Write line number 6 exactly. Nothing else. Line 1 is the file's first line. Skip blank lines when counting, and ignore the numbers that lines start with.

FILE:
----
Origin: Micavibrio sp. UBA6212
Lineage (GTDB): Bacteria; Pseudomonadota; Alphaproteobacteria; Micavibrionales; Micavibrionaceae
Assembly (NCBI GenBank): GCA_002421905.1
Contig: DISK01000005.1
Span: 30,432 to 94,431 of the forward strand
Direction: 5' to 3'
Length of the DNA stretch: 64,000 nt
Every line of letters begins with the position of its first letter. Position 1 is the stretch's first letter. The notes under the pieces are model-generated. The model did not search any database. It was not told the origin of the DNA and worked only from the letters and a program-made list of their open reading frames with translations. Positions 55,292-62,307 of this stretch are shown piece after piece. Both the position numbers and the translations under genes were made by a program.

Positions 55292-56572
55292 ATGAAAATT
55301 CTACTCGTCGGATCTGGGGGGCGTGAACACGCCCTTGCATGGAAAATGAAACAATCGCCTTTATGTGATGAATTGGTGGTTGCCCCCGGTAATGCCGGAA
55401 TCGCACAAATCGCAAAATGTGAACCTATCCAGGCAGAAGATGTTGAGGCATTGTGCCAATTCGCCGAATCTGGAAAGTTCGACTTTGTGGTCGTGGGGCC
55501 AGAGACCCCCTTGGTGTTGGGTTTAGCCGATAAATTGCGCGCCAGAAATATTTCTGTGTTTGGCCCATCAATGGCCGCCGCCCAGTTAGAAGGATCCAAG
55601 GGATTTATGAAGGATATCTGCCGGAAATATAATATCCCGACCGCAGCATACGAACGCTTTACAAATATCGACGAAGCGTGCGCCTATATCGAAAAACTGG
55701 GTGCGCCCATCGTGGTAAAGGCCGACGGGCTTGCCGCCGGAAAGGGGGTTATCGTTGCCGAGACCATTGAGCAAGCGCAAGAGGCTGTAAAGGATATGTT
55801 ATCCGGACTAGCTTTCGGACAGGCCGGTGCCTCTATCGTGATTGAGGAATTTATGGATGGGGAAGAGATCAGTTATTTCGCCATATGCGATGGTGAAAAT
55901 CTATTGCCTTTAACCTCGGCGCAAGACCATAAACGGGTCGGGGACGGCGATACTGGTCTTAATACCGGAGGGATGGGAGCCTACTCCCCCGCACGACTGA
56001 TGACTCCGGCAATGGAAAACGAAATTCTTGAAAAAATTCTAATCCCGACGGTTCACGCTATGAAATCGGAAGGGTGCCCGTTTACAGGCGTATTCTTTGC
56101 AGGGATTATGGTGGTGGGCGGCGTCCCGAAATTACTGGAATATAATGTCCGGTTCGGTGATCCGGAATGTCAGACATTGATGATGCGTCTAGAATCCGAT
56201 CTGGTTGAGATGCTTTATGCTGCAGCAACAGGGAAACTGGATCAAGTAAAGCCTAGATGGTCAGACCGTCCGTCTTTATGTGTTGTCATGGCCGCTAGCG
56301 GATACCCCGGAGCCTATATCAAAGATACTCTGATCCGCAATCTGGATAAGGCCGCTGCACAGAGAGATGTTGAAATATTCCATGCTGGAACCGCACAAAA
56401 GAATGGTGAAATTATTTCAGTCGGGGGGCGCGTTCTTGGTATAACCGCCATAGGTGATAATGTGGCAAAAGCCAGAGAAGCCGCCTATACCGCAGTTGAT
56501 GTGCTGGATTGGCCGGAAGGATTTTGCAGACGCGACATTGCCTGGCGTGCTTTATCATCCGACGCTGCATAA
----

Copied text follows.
Direction: 5' to 3'